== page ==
Many women find discussing cervical screening uncomfortable or embarrassing, but the significance of the well-known “smear test” is tenfold. Governments and health organizations have both been tackling misconceptions and myths via public campaigns.
There are various reasons why women decide against having a cervical screening. One common reason being the misunderstanding that the test is for cancer when in fact it is not. It is a test to aid in the fight against cancer.
During a cervical cancer screening, a small sample of your cervix’s cells are removed in order to look for any abnormalities. Abnormalities such as those brought on by an HPV variant that may eventually turn malignant. Early detection of these abnormalities allows for monitoring or treatment, preventing the development of cervical cancer.
We understand that women may delay getting tested out of shame or fear. However, it is crucial to understand what the test is for, and what the findings signify. So you can decide whether or not to go with confidence.
The following are some typical obstacles that prevent women from getting a cervical screening:
Information gaps about cervical cancer and the goal of cervical screening
Women must understand the importance of the screenings they are requested to attend. Many women’s initial response when they see or hear the term “cancer,” is to push the undesirable thoughts aside.
The goal of the screening however, is to uncover early warning symptoms that if caught in time, can help reduce the likelihood of cervical cancer ever occurring. If precancerous cells are found early enough, cervical cancer can be prevented and treated. It’s one of the finest things you can do for yourself as a woman to try to prevent cervical cancer.
This is a popular and very reasonable explanation. You could consider it indecent or worry about how you appear to people “down there.” However, the nurse really doesn’t give any thought to the aesthetics of your undercarriage! They will make every effort to put you at ease and expedite the procedure because they are aware that you may be worried.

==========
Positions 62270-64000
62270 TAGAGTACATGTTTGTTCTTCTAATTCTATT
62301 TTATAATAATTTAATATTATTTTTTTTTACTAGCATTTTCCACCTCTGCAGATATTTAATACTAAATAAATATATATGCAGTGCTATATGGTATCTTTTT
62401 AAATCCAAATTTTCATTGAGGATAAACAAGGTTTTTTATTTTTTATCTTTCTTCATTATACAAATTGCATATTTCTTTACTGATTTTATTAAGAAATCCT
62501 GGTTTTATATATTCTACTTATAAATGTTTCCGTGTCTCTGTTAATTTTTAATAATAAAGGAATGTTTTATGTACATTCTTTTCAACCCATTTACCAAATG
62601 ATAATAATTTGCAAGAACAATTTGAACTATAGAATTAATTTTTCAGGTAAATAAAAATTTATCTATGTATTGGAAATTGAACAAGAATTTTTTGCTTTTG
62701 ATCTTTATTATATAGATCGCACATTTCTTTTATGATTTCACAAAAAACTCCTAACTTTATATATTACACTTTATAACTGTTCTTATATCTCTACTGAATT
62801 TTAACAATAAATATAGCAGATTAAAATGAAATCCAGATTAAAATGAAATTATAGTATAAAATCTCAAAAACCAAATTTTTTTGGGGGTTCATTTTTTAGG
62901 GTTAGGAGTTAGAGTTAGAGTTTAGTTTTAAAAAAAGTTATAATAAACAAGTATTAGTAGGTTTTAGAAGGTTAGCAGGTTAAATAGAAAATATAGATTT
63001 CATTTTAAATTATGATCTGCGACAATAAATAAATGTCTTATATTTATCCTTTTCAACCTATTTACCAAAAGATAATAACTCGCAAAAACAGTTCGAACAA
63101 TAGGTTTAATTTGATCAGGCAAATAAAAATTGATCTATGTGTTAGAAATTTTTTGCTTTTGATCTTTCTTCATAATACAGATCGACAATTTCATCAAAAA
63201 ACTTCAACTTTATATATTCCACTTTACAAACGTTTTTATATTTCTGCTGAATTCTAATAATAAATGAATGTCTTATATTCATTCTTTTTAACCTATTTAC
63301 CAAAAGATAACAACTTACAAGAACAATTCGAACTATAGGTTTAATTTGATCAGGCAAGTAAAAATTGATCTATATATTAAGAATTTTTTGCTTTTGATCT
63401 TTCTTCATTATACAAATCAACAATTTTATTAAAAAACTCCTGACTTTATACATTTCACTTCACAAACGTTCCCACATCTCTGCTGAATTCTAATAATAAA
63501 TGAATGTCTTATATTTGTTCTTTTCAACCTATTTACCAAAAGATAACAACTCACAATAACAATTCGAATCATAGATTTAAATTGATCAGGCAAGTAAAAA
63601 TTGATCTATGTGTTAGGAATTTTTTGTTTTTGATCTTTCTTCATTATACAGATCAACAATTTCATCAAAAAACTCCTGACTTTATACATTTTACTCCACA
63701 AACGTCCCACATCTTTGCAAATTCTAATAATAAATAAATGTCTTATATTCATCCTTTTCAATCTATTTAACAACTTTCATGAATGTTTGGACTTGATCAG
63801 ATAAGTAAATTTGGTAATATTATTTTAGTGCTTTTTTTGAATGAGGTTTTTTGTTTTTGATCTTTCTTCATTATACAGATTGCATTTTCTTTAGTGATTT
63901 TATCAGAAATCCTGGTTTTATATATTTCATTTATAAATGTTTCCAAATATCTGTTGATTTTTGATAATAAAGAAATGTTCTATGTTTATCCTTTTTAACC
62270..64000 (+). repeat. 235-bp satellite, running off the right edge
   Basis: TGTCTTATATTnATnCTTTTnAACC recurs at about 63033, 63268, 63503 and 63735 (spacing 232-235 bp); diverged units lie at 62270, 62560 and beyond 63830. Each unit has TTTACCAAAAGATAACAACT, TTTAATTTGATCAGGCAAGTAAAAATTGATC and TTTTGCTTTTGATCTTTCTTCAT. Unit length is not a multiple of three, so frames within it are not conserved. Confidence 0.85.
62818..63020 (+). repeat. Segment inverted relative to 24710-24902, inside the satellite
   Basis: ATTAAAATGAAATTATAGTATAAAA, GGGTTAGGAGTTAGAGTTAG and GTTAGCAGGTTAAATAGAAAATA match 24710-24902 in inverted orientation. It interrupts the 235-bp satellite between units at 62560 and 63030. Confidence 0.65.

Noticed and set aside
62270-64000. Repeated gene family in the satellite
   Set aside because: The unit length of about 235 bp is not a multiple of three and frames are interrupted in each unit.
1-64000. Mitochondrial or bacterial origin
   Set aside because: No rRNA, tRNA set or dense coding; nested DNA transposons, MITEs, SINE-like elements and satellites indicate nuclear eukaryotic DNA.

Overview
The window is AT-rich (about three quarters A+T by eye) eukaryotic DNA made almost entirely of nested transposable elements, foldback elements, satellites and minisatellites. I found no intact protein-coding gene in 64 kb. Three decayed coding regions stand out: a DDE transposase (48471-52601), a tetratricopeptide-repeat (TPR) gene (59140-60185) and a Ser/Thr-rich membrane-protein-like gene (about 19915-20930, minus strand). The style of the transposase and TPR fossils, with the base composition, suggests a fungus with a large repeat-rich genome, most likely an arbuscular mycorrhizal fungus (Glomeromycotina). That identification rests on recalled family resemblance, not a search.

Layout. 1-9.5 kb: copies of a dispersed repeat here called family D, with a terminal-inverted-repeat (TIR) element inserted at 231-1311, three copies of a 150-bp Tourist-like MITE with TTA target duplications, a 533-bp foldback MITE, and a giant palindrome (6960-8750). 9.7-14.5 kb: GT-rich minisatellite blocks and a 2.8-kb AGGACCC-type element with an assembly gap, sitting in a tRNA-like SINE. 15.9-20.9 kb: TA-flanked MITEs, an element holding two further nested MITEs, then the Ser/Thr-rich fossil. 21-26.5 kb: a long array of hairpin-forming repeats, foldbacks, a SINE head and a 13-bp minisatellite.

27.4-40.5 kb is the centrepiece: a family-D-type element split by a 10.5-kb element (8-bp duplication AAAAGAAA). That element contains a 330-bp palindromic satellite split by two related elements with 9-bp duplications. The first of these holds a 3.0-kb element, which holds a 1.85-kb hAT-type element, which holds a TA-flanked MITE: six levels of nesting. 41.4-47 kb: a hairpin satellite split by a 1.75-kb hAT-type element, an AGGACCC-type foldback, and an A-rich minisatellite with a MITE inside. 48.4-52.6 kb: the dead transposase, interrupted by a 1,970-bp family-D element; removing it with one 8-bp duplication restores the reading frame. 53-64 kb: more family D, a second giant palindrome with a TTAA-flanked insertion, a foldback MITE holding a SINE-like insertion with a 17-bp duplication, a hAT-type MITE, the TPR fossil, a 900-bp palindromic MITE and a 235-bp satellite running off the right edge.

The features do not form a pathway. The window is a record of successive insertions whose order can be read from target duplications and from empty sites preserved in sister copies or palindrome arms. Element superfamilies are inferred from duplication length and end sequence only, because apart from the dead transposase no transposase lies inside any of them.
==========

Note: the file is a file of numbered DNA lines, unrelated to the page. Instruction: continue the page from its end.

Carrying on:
The actual exam only takes a few seconds or, at most, a few minutes. You can then get back on your feet and take a quiet minute to put your underpants back on. We advise ladies to dress in a long skirt or t-shirt so they may immediately cover themselves before putting their pants back on.
Fear of pain
This is a completely normal response, but while some women may feel slight discomfort (similar to monthly cramps), you should not suffer any pain. Inform the nurse if you do so. She might be able to make you more comfortable, and if you’d like, she can halt the process at any point. The nurse will explain everything she’s doing during the test so that you understand what’s happening.
Apprehension that the test may reveal a cervical cancer diagnosis
Precancerous cells, which might be early indicators of cervical cancer, are what the test is intended to find. They can thus be treated or removed in order to stop the development of cancer. Cervical cancer is seldom discovered with screening. Remember that your risk is still minimal if you have never had a smear test and are concerned that by getting one, you could be diagnosed with cancer.
Inconvenient access to cervical cancer screening and appointment times
This is pretty common especially in more remote areas. However, it’s important to remember that if you don’t have access to a nurse in your immediate environment, there are other avenues to access screening. One of such methods is to book an appointment by downloading the Whispa App.
The Aura of Invincibility
There are a number of misconceptions around whether or not cervical screening is necessary. Perhaps the biggest myth is that it’s just for women who are sexually active, so if you’re a virgin, or you’ve stopped having sex, or you’ve only had sexual contact with another woman you don’t need to be tested. To be absolutely clear, this is NOT the case!
The general rule is that women, aged 25 to 64, are at risk of cervical cancer and should go for cervical screening. There are usually only two valid reasons for not attending. The first is if you’re pregnant – because it can make it difficult to interpret the results. The second is if you’ve had a surgical procedure to remove your cervix, e.g. total hysterectomy, so the test is unnecessary.
Finally, it’s important to keep in mind that many women feel empowered as a result of being screened and are motivated to defend and uplift other women.
We hope that by providing this information, more women will be motivated to accept invitations for cervical screenings and to keep their appointments. And the more the better if they can inspire anyone else they care about to do the same.
Download the Whispa app to book a cervical cancer screening appointment test today! Click here